Strategic reassurance? Yes, please

09:03, October 29, 2009      

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During his visit to the Pentagon on Tuesday, Xu Caihou, vice chairman of the CPC's Central Military Commission, pointed out that the healthy development of military exchange between China and the US must be freed of several major barriers, including US arms sales to Taiwan and US surveillance activities in China's Exclusive Economic Zones.

Those are the main issues that have hindered bilateral military ties in the past, which remain the weakest link between the two countries.

James Steinberg, US deputy secretary of state, raised the concept of "strategic reassurance" in his speech last month, in which he outlined several areas where China needs to clarify its intentions, the growth of military power being one of them.

Steinberg took the words out of our mouth. On China's core security concerns, China actually needs strategic reassurance from the US. Ceasing weapon sales to Taiwan and stopping hostile surveillance activities in China's surrounding sea areas are two of them.

Since President Obama took office, he has not made any decision nor sent a clear message over arms sales to Taiwan. We have few reasons to be optimistic of his stance on the Taiwan question. In March, a China-US military confrontation in the South China Sea had the danger of escalating into a serious clash.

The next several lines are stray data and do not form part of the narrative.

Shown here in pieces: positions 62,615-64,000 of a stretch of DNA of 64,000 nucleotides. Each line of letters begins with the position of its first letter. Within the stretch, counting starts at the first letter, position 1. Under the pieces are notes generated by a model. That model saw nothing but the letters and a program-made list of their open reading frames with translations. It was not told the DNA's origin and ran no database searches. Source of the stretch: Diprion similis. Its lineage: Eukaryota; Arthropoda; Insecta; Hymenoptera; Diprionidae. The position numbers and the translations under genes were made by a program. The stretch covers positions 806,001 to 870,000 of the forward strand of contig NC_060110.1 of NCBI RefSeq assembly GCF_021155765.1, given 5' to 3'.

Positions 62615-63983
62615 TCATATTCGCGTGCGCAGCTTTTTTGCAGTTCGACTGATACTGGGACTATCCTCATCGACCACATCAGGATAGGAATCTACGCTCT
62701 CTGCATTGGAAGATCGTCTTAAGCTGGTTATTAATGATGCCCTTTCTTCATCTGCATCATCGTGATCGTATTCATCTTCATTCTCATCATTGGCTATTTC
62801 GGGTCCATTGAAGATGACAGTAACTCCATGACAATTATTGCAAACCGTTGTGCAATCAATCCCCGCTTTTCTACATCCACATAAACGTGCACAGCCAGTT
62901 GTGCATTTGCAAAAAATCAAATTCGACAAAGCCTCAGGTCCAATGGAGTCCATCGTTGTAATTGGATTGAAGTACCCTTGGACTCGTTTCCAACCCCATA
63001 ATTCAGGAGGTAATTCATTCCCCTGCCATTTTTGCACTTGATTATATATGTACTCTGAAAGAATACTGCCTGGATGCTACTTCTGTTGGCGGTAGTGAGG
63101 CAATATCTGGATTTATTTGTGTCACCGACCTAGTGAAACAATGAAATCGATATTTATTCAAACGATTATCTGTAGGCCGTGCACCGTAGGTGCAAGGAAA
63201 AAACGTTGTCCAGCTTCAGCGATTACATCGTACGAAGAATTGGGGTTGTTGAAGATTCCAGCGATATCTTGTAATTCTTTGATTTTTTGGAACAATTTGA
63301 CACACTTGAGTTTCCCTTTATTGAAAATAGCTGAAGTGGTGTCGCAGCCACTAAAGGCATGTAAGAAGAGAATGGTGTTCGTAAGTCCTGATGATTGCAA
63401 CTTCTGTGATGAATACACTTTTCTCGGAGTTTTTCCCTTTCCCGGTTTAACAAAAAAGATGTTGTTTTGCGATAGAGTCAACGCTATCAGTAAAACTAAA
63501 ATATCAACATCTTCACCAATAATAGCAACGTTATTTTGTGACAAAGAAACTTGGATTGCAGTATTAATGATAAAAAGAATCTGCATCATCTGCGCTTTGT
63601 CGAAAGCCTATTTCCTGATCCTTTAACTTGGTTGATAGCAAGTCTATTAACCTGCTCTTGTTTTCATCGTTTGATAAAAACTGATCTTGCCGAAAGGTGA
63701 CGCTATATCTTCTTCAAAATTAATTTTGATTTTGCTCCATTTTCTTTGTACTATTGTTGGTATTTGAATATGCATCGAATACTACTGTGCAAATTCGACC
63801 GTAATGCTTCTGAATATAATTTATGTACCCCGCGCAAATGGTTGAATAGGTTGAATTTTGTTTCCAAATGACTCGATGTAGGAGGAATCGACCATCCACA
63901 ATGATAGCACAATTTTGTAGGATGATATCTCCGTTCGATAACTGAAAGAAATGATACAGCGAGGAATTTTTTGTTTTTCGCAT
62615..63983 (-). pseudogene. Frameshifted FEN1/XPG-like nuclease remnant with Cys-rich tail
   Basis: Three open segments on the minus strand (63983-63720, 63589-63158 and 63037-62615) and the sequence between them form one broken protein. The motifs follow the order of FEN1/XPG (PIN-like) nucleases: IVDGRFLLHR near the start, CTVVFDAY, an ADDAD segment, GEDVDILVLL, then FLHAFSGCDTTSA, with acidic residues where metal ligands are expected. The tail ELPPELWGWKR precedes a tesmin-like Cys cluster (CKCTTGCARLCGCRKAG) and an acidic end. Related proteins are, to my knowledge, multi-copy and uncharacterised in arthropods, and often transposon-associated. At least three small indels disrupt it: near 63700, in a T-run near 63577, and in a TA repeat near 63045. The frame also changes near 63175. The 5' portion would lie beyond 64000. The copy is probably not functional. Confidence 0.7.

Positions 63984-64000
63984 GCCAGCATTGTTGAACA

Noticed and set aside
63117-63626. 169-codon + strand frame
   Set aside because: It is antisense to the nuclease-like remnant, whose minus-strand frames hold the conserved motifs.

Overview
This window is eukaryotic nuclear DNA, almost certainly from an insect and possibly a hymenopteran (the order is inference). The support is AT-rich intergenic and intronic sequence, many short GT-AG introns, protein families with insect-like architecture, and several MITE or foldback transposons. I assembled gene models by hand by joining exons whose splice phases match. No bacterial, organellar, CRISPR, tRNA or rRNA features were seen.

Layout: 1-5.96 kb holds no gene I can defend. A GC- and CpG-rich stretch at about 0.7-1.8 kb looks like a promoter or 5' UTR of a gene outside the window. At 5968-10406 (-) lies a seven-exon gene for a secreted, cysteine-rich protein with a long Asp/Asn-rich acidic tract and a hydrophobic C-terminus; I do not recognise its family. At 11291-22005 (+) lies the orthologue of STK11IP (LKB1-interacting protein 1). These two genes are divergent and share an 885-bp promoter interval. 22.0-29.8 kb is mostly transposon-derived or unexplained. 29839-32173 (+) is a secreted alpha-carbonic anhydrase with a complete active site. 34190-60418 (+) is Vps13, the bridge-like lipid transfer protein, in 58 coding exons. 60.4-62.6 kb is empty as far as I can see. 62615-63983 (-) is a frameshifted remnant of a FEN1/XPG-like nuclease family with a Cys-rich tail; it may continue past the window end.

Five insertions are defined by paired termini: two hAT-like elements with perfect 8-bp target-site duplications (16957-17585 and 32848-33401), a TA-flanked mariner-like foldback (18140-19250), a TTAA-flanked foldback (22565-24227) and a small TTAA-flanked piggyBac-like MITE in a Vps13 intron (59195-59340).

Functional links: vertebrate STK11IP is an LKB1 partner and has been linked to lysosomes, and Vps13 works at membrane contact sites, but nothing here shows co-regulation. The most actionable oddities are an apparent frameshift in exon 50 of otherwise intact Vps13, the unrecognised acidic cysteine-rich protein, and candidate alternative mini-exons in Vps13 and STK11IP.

Defense Secretary Robert Gates hopes China-US military relations can break the cycle of "on-again, off-again." For that to happen, the normal two-way military exchange has to be on an equal footing.

It will not go further if one side feels consistently threatened. If Washington insists on pinning China down by supplying weapons to Taiwan and keeps sending planes to spy on China's maritime facilities, smooth and deep military relations between the two countries will be impossible.

China has no reason to challenge US interests, but China has every reason to protect its core interests, even if that puts it at odds with the US.

Clear assurance from the White House on the abovementioned two issues is a prerequisite for acquiring strategic trust from China.

The sense of insecurity the US feels is created by Washington itself. It will constantly feel at opposition with China if Washington continues to consider the Taiwan Straits to be of the US's strategic interest.

Relieving this burden will have a positive impact on China-US relations, and allow the US to play a more active, leading role in the Asia-Pacific region.

China does not ask to dominate East Asia, or for any privilege in the Pacific Ocean. Territorial integration and offshore security is a realistic request for any country.

The US should adjust its security concept, and not squeeze China's growth. This will lead to long-term peace and stability in China-US relations.

Source: Global Times
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